Sectarianism: The Key Facts
Commissioned by the Equality Coalition, independent researcher Dr Robbie McVeigh has authored a piece of research on contemporary sectarianism in Northern Ireland. Across 50 pages, Sectarianism: The Key Facts looks at ‘institutional sectarianism’ in NI – especially where there is evidence of sectarianism in decision-making.
Summary of key messages:
- Sectarian inequality continues to be real. There remain sectarian ‘dual markets’ in employment, housing and education in Northern Ireland. The resulting segregation is often marked by a sectarian differential in life experiences between Protestants and Catholics. In other words, their experience is often not just different or separate, but also unequal;
- The report is critical of recent statutory and academic ‘community relations’ approaches to sectarianism that focus on mindsets and perceptions, rather than facts, and overlook or problematize equality;
- There is evidence of public bodies engaging in concerted efforts to evade analysis of sectarian inequality. Baseline data is necessary in order to assess structural or institutionalised inequality;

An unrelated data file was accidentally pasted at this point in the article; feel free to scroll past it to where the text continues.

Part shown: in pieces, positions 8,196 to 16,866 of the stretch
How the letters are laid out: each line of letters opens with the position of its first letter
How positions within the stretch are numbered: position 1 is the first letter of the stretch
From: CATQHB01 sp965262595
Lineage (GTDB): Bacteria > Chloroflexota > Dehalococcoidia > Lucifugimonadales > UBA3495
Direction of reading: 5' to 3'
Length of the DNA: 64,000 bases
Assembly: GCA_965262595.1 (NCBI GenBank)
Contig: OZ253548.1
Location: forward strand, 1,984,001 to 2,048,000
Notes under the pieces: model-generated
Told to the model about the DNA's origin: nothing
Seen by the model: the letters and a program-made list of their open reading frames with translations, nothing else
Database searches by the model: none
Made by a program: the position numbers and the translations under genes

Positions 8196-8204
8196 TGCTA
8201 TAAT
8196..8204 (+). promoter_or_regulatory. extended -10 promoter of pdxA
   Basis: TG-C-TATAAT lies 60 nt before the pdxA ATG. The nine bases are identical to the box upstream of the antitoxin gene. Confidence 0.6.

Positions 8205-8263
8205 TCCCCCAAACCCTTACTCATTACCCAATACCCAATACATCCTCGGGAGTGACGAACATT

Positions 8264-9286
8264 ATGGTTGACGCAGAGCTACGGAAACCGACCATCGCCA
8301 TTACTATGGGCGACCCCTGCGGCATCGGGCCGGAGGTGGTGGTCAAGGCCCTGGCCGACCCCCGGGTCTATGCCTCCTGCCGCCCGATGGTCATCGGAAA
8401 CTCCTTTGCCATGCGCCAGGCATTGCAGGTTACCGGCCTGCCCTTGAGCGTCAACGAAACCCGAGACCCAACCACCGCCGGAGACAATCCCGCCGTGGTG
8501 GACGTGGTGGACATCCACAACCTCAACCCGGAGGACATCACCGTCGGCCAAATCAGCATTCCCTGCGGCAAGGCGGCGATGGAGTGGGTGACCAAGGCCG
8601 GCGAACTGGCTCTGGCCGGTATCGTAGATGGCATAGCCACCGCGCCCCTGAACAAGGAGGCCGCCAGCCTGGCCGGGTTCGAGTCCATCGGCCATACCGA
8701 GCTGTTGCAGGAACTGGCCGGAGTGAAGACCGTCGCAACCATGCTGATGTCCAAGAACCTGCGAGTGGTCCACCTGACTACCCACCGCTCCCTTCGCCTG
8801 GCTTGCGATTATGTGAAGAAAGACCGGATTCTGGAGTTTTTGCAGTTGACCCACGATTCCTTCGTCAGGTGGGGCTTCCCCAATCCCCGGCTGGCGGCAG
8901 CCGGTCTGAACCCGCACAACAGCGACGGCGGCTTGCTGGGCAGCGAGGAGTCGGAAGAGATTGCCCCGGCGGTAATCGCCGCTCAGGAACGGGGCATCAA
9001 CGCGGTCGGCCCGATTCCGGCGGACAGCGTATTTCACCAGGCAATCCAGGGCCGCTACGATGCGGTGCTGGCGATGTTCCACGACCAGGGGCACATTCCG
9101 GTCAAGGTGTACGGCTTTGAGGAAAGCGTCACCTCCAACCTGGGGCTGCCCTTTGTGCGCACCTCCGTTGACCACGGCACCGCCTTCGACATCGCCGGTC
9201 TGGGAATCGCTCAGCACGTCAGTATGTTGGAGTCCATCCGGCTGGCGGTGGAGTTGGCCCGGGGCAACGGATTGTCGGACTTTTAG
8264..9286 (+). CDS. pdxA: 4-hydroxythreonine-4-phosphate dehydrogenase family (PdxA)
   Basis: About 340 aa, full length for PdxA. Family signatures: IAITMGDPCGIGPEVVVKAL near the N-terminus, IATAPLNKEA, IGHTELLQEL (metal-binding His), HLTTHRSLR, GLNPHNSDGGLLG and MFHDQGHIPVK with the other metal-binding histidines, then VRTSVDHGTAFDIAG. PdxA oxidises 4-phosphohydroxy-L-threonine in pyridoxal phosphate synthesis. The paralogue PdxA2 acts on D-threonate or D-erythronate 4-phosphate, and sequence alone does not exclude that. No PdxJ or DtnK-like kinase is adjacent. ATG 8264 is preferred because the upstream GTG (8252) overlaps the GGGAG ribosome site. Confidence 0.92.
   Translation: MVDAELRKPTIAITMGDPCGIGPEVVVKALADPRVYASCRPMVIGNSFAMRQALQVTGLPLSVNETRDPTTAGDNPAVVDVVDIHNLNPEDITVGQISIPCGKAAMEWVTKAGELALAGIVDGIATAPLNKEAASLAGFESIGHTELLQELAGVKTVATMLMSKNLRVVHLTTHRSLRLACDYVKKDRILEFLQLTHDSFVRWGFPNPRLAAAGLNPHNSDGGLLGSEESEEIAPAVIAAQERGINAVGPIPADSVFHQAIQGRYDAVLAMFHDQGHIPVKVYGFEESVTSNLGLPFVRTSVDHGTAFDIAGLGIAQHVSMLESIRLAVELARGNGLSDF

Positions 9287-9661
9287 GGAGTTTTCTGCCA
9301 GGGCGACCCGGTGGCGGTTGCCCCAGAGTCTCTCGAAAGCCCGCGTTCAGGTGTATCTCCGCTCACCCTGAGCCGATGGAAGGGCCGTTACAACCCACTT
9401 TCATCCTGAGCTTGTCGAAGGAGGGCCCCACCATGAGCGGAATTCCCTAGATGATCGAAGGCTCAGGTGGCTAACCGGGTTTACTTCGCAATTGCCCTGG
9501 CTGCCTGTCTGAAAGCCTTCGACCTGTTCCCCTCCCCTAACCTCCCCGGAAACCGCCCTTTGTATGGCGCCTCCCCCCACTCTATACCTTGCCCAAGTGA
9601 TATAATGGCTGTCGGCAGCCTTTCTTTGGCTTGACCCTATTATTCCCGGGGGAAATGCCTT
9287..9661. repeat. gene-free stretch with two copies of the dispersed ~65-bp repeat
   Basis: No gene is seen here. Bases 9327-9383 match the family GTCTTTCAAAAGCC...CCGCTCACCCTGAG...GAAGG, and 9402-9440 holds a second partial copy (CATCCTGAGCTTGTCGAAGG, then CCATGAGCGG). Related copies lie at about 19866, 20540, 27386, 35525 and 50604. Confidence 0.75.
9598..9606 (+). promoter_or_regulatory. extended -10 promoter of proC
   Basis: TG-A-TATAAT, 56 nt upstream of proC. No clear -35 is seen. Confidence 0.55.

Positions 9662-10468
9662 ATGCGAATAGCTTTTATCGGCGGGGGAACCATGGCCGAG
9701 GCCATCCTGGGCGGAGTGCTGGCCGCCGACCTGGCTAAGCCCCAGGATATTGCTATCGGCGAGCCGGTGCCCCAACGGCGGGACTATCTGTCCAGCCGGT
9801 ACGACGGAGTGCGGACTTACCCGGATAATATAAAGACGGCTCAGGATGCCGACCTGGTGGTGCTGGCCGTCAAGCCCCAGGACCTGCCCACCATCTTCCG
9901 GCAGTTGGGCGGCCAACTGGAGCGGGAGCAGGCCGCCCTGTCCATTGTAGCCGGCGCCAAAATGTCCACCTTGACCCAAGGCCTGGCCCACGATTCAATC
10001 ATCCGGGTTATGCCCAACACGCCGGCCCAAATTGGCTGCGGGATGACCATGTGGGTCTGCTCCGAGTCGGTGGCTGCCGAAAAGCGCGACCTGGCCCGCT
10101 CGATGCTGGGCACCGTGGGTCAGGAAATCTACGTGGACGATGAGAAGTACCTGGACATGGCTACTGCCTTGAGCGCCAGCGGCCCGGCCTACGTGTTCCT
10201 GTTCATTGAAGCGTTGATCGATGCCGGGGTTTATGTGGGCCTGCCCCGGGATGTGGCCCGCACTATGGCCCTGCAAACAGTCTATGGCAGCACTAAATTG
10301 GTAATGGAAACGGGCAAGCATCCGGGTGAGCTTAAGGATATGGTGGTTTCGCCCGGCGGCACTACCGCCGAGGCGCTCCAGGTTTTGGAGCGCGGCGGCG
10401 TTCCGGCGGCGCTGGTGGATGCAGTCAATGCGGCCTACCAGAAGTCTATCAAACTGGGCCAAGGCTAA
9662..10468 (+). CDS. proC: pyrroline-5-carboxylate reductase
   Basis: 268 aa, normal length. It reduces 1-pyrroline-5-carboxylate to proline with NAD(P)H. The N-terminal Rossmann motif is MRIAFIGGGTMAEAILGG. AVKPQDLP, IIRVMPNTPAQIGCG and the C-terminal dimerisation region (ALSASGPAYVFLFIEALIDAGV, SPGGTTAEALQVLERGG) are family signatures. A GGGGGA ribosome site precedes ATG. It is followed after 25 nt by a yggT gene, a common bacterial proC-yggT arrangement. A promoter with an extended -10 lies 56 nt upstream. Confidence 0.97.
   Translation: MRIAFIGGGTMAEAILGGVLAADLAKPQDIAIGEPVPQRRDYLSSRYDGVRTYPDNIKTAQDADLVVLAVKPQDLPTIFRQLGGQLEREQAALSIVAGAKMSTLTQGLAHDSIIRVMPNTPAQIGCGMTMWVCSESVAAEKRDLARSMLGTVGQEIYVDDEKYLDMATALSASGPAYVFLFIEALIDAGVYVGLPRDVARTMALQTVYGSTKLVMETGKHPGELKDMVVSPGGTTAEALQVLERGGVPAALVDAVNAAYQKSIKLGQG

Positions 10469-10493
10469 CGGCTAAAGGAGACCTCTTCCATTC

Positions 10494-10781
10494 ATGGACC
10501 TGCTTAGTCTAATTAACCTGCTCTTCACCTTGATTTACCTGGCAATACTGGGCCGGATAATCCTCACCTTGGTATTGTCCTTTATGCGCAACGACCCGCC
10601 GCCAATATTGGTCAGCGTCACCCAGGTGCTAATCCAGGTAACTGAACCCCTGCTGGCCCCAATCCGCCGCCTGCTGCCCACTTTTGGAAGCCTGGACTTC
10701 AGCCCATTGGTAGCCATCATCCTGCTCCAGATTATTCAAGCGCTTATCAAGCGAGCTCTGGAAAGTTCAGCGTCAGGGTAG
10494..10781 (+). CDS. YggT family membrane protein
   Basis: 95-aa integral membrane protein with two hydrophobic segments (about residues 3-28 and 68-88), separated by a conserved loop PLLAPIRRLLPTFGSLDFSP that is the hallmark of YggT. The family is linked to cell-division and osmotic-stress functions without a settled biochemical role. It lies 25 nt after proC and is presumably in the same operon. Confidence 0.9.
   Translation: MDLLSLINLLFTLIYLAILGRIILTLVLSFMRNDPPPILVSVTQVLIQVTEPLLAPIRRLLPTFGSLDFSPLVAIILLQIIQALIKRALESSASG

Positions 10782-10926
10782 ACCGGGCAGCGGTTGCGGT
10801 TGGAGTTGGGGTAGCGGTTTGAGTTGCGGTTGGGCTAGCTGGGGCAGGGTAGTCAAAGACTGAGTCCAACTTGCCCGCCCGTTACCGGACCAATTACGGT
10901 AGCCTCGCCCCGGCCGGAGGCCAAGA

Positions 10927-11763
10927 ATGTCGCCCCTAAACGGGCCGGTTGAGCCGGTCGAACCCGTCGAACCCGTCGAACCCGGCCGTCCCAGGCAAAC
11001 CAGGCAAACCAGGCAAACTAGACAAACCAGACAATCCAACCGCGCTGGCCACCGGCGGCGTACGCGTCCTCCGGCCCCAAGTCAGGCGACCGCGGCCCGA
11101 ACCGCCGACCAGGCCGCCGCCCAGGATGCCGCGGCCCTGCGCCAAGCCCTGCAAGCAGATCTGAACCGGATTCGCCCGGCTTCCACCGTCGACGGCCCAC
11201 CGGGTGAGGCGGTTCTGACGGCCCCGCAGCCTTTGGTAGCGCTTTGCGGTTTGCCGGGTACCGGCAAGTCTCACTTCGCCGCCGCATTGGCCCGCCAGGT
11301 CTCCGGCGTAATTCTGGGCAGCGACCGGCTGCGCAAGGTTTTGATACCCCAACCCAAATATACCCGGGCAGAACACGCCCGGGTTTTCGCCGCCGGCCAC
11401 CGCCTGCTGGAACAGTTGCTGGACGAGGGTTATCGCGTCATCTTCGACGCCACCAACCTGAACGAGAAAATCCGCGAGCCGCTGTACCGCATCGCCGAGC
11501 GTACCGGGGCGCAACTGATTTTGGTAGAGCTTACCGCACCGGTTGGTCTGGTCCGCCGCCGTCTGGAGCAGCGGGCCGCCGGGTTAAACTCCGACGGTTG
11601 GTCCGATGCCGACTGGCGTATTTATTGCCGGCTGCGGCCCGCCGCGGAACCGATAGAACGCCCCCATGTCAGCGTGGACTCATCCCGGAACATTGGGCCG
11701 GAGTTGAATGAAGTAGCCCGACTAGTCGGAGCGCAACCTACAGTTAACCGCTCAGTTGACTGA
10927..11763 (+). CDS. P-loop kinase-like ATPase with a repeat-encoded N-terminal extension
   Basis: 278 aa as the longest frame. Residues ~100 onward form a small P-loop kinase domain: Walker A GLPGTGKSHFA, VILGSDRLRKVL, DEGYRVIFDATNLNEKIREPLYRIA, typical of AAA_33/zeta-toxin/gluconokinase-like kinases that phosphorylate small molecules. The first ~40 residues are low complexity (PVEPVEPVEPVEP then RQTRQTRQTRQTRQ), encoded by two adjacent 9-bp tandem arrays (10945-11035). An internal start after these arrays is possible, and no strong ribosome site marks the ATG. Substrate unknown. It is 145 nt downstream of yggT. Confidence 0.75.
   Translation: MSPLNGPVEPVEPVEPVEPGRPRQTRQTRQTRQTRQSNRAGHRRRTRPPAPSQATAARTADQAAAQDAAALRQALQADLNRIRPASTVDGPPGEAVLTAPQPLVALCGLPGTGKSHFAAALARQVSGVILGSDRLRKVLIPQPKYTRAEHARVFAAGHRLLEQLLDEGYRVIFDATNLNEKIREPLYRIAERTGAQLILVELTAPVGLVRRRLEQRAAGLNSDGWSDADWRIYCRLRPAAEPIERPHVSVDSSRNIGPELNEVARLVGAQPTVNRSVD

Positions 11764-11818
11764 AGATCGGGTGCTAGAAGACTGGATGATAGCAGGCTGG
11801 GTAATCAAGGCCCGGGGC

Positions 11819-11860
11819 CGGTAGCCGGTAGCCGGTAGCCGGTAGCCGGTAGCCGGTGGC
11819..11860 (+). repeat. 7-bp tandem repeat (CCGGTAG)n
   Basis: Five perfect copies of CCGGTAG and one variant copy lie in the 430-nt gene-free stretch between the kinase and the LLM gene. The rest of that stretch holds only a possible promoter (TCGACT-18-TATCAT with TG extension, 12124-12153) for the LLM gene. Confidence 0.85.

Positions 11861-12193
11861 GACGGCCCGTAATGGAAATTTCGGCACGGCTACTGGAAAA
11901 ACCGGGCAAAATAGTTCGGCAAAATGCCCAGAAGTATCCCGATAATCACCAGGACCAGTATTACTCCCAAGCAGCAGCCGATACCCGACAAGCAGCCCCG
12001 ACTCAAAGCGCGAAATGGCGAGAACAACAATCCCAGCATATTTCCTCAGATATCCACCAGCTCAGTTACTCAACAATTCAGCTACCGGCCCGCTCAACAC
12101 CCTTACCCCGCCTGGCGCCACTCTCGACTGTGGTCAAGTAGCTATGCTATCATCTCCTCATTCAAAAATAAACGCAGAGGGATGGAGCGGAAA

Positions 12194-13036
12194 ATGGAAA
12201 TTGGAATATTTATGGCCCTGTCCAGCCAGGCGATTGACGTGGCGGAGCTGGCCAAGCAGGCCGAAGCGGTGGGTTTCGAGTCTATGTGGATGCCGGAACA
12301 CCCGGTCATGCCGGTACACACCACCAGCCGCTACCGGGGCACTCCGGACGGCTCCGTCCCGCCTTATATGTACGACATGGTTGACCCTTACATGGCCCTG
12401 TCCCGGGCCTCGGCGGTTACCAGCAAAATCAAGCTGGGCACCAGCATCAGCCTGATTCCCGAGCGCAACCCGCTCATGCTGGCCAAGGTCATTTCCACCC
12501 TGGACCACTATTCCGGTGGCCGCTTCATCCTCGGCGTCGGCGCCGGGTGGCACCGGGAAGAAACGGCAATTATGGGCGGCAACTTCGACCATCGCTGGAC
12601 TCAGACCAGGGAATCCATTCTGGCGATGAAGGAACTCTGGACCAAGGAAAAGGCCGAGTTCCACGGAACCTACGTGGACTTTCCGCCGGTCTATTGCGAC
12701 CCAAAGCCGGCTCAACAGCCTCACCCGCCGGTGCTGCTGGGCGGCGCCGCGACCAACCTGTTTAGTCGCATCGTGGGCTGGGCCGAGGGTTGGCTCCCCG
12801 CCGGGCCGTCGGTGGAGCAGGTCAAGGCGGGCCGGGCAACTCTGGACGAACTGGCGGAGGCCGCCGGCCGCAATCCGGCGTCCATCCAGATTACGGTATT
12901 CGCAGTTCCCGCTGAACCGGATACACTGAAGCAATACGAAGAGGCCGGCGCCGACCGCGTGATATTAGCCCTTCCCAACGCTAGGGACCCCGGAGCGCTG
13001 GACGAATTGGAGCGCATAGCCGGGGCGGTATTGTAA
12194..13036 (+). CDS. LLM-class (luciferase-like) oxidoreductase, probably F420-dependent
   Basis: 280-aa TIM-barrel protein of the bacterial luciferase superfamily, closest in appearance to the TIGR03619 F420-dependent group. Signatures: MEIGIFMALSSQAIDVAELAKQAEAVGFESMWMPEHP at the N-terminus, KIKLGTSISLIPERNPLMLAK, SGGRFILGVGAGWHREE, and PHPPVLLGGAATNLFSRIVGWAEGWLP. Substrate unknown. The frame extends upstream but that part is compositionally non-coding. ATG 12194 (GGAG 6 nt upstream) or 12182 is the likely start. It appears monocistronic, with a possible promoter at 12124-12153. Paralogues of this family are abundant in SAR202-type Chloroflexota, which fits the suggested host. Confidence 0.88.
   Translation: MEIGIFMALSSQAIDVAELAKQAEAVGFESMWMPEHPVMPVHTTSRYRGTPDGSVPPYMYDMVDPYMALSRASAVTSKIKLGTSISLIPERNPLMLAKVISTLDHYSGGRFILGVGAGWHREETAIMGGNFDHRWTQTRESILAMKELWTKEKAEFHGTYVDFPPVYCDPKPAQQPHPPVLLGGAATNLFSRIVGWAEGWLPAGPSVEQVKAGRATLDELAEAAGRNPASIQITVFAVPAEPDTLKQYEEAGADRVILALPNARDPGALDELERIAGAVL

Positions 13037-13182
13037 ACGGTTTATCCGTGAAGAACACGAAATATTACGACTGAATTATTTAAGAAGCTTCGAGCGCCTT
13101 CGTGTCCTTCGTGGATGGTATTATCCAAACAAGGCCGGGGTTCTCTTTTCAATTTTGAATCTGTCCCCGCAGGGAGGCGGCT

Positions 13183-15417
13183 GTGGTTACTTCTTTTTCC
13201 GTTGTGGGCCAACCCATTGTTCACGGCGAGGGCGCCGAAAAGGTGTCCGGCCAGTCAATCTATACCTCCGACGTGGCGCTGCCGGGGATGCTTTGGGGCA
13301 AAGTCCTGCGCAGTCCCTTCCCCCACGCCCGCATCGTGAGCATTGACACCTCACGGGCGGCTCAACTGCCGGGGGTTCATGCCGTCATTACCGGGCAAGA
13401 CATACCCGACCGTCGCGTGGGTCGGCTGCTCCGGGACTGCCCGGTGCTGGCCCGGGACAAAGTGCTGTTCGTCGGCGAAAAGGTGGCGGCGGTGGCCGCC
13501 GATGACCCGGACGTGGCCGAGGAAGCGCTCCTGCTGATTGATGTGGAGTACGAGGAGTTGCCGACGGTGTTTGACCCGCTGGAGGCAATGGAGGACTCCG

- Sectarianism in decision-making was a contributing factor to the 2017 collapse of power sharing in NI. The report features detailed case studies on ‘single identity’ housing; the influence of sectarianism on funding allocation; and failings in the promotion of the Irish language;
- There is a significant demographic change currently in progress in Northern Ireland. Originally founded on the basis of a Protestant majority, NI may soon have a Catholic majority instead. In this “new demographic context”, Catholics may well discover what women have known for many years – namely that being in the majority does not necessarily guarantee any protection from discrimination and inequality. Contrariwise, new issues may well emerge from Protestant minority status;
- The ‘Other’ category is also growing in NI, making it unviable to continue to rely on a binary ‘Protestant’ and ‘Catholic’ analysis of ethnicity in Northern Ireland;
- The report concludes: “We need an approach which re-centres the commitment to equality and human rights of all citizens – Protestant, Catholic and “Other” – who meet at the interface of sectarianism in the very particular circumstance of the Northern Ireland state. At the core of this approach is the recognition that tackling sectarianism is about building a radically different future rather than reconciling people to the present – a present that remains contested, unequal and profoundly sectarian.”
The full report can be downloaded via this link.
The Equality Coalition is co-convened by UNISON and CAJ.